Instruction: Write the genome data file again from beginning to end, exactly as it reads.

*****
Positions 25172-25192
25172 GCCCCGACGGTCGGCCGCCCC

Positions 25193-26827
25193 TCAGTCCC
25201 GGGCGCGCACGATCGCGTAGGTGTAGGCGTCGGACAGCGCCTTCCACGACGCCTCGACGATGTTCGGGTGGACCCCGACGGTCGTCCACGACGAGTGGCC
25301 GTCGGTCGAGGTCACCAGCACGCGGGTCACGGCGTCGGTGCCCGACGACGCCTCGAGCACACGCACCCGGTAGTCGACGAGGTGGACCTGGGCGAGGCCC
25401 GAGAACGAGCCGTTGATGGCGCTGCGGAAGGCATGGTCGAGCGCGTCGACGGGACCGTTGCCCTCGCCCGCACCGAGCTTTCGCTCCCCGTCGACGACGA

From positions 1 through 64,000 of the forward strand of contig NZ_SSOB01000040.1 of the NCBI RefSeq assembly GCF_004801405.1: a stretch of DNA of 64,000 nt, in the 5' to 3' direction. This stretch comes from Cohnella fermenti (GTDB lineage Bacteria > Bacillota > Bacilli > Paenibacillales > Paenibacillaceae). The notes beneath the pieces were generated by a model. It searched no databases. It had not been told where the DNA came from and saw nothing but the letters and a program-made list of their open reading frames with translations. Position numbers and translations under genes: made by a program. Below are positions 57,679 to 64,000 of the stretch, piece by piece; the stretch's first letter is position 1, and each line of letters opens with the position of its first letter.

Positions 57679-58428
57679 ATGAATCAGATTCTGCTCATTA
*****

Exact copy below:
Positions 25172-25192
25172 GCCCCGACGGTCGGCCGCCCC

Positions 25193-26827
25193 TCAGTCCC
25201 GGGCGCGCACGATCGCGTAGGTGTAGGCGTCGGACAGCGCCTTCCACGACGCCTCGACGATGTTCGGGTGGACCCCGACGGTCGTCCACGACGAGTGGCC
25301 GTCGGTCGAGGTCACCAGCACGCGGGTCACGGCGTCGGTGCCCGACGACGCCTCGAGCACACGCACCCGGTAGTCGACGAGGTGGACCTGGGCGAGGCCC
25401 GAGAACGAGCCGTTGATGGCGCTGCGGAAGGCATGGTCGAGCGCGTCGACGGGACCGTTGCCCTCGCCCGCACCGAGCTTTCGCTCCCCGTCGACGACGA

From positions 1 through 64,000 of the forward strand of contig NZ_SSOB01000040.1 of the NCBI RefSeq assembly GCF_004801405.1: a stretch of DNA of 64,000 nt, in the 5' to 3' direction. This stretch comes from Cohnella fermenti (GTDB lineage Bacteria > Bacillota > Bacilli > Paenibacillales > Paenibacillaceae). The notes beneath the pieces were generated by a model. It searched no databases. It had not been told where the DNA came from and saw nothing but the letters and a program-made list of their open reading frames with translations. Position numbers and translations under genes: made by a program. Below are positions 57,679 to 64,000 of the stretch, piece by piece; the stretch's first letter is position 1, and each line of letters opens with the position of its first letter.

Positions 57679-58428
57679 ATGAATCAGATTCTGCTCATTA